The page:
Perilous Times Primer #9

Survival Preparations According to Scripture

“Say to the righteous that it shall be well with them, for
they shall eat the fruit of their doings.” Isa 3:10
I have always been a keen student of survival techniques.  When I was about seven years old, I used to plan three-day survival exercises on the Kansas ranch where I grew up.  I was fascinated about plants eaten by the Plains Indians.  I remember one plant we used to call “Indian bread” that my Father taught us to recognize.  Tracking, hunting, and trapping were always fascinating topics.  My father even met a Cherokee man, who took us boys out behind the barn and taught us flint knapping to make arrowheads.  Even in my early days of sojourning on this earth, basic bushcraft skills, “primitive skills,” seemed important to learn and master.
So when I became a Christian, I was curious that the Bible—in passages warning of judgment and times of national collapse—seemed to have so little to say about such skills. There is one passage (Luk 22:36) where Jesus instructs the disciples to buy a sword, but the reference is so enigmatic that it produces manifold interpretations. On another occasion (Luk 21:21), Jesus bids the disciples to “escape and evade” in the face of intense persecutions. Certainly, the Old Testament is filled with many stories of skilled survivors, such as Ehud (Jdg 3:15–16), who fashioned his own short-sword and liberated his people. Or Samson, who, apparently with only materials taken from the countryside, was able to trap 300 foxes (Jdg 15:4). But when it comes to direct instruction, very little regarding physical preparations is said in regard to preparation for “perilous times.”  This clear intention on the part of the Spirit of God in inspired Scripture has long puzzled me, until lately. The obvious answer (so obvious it is easy to overlook it) relates to the Isaiah quote above.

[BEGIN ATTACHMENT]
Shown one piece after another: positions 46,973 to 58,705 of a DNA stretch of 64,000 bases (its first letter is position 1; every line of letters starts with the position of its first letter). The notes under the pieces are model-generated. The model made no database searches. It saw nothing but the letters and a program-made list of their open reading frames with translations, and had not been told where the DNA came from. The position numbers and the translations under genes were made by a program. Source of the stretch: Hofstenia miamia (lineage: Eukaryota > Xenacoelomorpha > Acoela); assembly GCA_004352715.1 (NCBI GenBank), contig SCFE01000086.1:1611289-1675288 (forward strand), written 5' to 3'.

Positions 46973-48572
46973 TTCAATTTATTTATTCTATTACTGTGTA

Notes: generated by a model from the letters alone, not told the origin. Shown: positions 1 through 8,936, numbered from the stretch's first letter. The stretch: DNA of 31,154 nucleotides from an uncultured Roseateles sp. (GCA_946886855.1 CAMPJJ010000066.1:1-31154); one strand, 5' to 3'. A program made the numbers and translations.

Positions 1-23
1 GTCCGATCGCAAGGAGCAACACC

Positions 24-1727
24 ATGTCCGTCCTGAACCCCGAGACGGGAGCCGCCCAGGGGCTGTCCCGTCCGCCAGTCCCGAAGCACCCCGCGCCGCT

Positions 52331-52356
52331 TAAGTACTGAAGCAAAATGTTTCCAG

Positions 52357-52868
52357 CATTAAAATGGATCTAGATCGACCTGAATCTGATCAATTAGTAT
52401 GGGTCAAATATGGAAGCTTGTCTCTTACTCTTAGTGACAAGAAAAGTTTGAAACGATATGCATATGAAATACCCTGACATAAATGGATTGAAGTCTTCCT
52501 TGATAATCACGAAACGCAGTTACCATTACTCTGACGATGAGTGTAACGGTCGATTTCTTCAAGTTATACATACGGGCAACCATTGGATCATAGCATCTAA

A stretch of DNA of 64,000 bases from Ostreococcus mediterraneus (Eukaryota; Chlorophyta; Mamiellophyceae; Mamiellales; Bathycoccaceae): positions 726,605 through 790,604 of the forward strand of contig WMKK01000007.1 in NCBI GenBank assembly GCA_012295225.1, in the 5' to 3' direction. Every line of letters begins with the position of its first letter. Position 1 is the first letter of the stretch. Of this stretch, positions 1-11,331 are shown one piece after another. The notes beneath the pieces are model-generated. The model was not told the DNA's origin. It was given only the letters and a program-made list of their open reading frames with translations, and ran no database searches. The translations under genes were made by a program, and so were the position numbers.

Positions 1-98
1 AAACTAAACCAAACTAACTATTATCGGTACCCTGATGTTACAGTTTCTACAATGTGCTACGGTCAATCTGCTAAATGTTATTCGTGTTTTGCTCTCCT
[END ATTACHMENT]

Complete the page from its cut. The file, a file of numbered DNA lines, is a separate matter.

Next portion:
If we look at Luke 21, for example, we have a series of commands given by Jesus to the disciples regarding an impending disaster—which came to be known as the destruction of Jerusalem—and ultimately of Israel as a nation in 70 A.D. This terrible disaster was coming in their lifetime and would be terrible beyond description. Even the Jewish historian, Josephus, finds it difficult to describe.  Beginning in Luk 21:8 and continuing to Luk 21:28, Jesus instructs them how to face “apocalypse” in their time. Nothing is said about stockpiling food, developing skills, or procuring weapons for self defense.  Having puzzled over this for years (about 43 to be exact), I have come to a satisfying conclusion in my own mind.